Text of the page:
Human agency as a global counternarrative

I

Since the topic is complex, let me state my conclusion at the start: In the policy and management world with which I am familiar and from which I am generalizing, human agency is the only global counternarrative I have been able to find.

Because human agency is constrained differently at different times in different places and by different factors, it cannot and should not be seen as its own universalized Narrative. It has a much more important function, as we shall see.

These differences in context and function are obvious the second anyone defines human agency. Here is my definition (not an uncommon one): “an individual’s capacity to determine and make meaning from their environment through purposive consciousness and reflective and creative action“. Mine accents the reflexivity, but your definition may instead highlight self-determination, imposition of the one’s will on the environment, or some sort. I suspect similar or parallel points, to which we now turn, would be observed in applications of your definitions as well.

II

So that we are on the same page, here are two examples of human agency that illustrate my definition, one from a case study of migration and the other from case studies of child labor:

Specifically, the current mainstream narrative is one that looks at these people as passive components of large-scale flows, driven by conflicts, migration policies and human smuggling. Even when the personal dimension is brought to the fore, it tends to be in order to depict migrants as victims at the receiving end of external forces. Whilst there is no denying that most of those crossing the Mediterranean experience violence, exploitation and are often deprived of their freedom for considerable periods of time (Albahari, 2015; D’Angelo, 2018a), it is also important to recognize and analyse their agency as individuals, as well as the complex sets of local and transnational networks that they own, develop and use before, during and after travelling to Europe.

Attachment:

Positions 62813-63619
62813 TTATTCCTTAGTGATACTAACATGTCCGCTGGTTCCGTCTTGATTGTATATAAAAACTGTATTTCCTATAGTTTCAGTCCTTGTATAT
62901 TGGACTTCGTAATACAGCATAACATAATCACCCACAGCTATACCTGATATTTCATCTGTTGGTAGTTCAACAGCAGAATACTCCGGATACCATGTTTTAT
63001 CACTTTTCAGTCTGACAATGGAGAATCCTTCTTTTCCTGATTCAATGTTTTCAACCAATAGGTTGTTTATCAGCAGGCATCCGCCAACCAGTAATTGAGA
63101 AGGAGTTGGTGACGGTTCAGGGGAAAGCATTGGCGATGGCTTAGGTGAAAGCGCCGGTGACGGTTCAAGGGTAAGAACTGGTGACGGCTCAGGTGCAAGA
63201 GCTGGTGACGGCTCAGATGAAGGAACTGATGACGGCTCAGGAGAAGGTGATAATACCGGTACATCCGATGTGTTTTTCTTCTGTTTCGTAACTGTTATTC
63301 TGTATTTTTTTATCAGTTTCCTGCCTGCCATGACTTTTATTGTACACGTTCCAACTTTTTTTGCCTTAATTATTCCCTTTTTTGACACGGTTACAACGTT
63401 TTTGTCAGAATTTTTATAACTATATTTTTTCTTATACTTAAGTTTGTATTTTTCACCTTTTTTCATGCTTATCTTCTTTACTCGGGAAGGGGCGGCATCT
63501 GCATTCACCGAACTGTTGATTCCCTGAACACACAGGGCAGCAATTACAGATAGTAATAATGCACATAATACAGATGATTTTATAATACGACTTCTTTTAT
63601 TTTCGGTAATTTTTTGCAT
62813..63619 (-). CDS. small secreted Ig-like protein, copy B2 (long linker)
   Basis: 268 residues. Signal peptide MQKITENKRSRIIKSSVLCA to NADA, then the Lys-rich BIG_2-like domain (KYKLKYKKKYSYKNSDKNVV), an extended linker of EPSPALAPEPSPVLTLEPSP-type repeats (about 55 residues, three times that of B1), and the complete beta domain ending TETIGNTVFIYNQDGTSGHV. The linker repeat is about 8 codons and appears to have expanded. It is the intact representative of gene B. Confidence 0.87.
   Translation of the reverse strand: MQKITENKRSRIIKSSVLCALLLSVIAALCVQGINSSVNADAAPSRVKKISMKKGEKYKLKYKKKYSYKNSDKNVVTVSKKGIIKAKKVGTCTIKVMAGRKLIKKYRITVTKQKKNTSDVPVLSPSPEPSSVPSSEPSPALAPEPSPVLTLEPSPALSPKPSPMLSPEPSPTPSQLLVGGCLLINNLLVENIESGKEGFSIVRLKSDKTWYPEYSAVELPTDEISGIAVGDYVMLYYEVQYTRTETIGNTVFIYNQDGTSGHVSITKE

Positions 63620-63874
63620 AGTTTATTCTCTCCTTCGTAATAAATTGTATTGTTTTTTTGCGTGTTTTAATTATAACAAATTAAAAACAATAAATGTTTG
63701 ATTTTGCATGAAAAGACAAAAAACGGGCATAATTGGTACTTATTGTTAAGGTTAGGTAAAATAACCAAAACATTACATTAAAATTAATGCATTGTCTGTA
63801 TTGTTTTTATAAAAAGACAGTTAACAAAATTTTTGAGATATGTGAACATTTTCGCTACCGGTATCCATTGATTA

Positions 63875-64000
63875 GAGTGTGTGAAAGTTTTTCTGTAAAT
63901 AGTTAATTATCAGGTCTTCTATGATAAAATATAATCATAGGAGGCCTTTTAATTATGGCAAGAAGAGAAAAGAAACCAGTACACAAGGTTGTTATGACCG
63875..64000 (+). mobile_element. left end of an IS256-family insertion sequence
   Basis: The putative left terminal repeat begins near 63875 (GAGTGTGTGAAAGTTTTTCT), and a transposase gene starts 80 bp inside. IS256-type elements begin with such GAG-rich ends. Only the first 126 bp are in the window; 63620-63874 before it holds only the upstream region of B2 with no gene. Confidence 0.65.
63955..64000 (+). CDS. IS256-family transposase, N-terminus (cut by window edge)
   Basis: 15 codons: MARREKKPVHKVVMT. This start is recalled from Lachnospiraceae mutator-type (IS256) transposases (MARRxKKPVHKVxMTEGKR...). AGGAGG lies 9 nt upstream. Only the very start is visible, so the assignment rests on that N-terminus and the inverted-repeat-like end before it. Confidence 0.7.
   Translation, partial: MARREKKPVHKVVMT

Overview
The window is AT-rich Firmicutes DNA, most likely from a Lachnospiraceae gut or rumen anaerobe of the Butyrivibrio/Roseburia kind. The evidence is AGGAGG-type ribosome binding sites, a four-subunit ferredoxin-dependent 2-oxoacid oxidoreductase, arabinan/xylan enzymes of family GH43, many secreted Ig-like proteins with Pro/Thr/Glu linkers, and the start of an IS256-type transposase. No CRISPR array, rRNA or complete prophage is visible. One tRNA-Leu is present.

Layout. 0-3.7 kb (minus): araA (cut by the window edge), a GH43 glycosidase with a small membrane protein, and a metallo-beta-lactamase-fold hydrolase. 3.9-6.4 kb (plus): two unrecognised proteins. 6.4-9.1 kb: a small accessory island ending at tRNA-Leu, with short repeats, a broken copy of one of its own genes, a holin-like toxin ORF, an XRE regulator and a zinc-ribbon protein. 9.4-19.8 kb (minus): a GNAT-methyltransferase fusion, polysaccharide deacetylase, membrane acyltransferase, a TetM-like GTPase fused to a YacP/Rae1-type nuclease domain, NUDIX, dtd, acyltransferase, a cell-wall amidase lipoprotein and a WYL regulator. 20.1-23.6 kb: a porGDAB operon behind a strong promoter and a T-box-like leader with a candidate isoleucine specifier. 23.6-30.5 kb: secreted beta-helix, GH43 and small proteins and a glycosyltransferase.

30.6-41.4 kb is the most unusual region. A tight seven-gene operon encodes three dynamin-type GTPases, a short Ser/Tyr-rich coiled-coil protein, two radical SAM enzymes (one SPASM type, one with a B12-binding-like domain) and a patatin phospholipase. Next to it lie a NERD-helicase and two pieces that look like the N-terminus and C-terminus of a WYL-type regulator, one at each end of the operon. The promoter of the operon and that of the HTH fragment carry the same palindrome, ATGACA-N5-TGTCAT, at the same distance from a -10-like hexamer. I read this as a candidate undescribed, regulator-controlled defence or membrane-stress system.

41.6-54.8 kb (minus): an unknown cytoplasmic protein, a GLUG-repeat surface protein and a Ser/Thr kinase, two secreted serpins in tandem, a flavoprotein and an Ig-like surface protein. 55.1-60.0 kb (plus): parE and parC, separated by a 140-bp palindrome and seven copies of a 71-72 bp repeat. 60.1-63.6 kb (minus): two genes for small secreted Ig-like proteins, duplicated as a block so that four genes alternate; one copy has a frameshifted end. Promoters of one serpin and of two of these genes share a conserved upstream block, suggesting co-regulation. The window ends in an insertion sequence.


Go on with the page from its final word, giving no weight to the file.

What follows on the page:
Schapendonk, J. (2021). “Counter moves. Destabilizing the grand narrative of onward migration and secondary movements in Europe.” International Migration: 1 – 14  DOI:10.1111/imig.12923

First, as the data [from three countries] have demonstrated, labor, and the need for children to work, is the predominant lens through which young people and the adults that surround them conceptualize children’s engagement with gangs and organized crime. This was in contrast to the other standpoints that permeate discourse. Labeling the children as gang members is a poor reflection of their drivers of involvement in crime and is likely to stigmatize children engaged in a plight to ensure their own survival. Alternatively, the young people were not child soldiers nor were they victims or perpetrators of trafficking or slavery. A victim lens is also problematic in this context. The relationship between young people and organized crime is complex and multifaceted. Young people are victims of acute marginalization, poverty and violence but they do have some agency over their decision making. The data from all studies illustrated how gangs offer young people ways to earn an income but they also provide social mobility, ‘social protection’ (Atkinson- Sheppard, 2017) and ‘street capital.’ In some instances, criminal groups offer young people ways to earn ‘quick and easy money.’ Thus, the young people are not devoid of agency, but their decision making should be considered within the context of restricted and bounded lives.

Atkinson-Sheppard, S. (2022). “A ‘Lens of Labor’: Re‐Conceptualizing young people’s involvement in organized crime.” Critical Criminology https://doi.org/10.1007/s10612-022-09674-5

III

So what?